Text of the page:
shell> cat /tmp/bit_test.txt
b'10'
b'1111111'
shell> mysql test
mysql> LOAD DATA INFILE '/tmp/bit_test.txt'
       INTO TABLE bit_test (@var1)
       SET b = CAST(CONV(MID(@var1, 3, LENGTH(@var1)-3), 2, 10) AS UNSIGNED);
Query OK, 2 rows affected (0.00 sec)
Records: 2  Deleted: 0  Skipped: 0  Warnings: 0

mysql> SELECT BIN(b+0) FROM bit_test;
+----------+
| BIN(b+0) |
+----------+
| 10       |
| 1111111  |
+----------+
2 rows in set (0.00 sec)

For BIT values in 0b binary notation (for example, 0b011010), use this SET clause instead to strip off the leading 0b:

SET b = CAST(CONV(MID(@var1, 3, LENGTH(@var1)-2), 2, 10) AS UNSIGNED)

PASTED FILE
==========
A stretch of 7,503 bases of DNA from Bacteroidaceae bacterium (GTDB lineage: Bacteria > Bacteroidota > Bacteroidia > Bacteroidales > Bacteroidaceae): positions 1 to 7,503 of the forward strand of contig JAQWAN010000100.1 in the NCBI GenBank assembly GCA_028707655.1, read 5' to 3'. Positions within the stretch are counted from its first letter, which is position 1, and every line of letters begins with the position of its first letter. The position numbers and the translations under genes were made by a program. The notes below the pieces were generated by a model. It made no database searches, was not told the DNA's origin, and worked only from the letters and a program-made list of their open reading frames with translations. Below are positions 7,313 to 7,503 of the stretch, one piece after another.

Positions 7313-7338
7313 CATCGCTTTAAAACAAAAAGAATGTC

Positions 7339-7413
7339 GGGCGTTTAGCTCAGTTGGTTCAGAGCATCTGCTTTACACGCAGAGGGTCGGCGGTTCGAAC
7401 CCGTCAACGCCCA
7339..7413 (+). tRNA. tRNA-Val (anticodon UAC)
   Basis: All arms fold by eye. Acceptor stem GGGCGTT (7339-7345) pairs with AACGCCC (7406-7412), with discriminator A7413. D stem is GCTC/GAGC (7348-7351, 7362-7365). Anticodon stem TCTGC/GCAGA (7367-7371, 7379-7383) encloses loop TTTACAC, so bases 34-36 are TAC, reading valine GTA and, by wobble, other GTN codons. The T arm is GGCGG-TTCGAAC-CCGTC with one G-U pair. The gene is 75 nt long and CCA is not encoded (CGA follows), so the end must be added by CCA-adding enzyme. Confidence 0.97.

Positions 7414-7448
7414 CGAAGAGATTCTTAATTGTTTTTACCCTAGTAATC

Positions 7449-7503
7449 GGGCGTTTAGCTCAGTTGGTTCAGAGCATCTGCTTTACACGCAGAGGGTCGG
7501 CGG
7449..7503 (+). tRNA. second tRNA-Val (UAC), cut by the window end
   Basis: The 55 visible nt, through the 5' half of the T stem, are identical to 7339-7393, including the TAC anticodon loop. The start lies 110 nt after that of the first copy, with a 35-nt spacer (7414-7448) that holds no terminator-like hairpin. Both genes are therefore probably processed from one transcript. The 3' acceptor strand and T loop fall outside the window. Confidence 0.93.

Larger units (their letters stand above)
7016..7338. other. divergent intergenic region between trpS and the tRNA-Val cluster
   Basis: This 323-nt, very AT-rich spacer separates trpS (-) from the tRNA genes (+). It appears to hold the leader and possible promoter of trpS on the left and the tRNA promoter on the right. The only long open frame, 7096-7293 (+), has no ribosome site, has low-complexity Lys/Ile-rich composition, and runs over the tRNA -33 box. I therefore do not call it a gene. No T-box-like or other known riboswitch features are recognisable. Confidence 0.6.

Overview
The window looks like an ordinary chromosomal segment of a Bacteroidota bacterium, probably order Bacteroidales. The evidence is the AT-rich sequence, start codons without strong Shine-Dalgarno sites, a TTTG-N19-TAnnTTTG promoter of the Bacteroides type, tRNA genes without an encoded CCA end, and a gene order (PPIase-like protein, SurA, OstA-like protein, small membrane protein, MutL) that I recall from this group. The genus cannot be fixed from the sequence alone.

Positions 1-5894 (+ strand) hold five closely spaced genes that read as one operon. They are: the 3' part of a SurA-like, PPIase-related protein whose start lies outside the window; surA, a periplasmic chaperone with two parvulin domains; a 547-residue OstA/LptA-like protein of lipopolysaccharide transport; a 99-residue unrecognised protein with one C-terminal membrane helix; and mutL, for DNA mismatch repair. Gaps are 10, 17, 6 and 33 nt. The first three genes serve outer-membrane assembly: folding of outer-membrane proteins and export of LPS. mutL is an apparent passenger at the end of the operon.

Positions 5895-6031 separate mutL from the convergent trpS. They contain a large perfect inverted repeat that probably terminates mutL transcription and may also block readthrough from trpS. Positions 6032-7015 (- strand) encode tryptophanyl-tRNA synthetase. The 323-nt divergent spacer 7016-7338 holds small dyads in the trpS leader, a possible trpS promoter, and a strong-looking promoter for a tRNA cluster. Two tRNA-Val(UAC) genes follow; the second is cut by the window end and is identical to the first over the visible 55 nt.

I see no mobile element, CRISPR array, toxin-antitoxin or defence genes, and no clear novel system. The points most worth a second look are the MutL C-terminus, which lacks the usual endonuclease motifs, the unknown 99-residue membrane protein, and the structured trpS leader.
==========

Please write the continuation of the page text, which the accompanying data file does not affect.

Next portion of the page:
On Unix, if you need LOAD DATA to read from a pipe, you can use the following technique (the example loads a listing of the / directory into the table db1.t1):

mkfifo /mysql/data/db1/ls.dat
chmod 666 /mysql/data/db1/ls.dat
find / -ls > /mysql/data/db1/ls.dat &
mysql -e "LOAD DATA INFILE 'ls.dat' INTO TABLE t1" db1

Here you must run the command that generates the data to be loaded and the mysql commands either on separate terminals, or run the data generation process in the background (as shown in the preceding example). If you do not do this, the pipe will block until data is read by the mysql process.

When the LOAD DATA INFILE statement finishes, it returns an information string in the following format:

Records: 1  Deleted: 0  Skipped: 0  Warnings: 0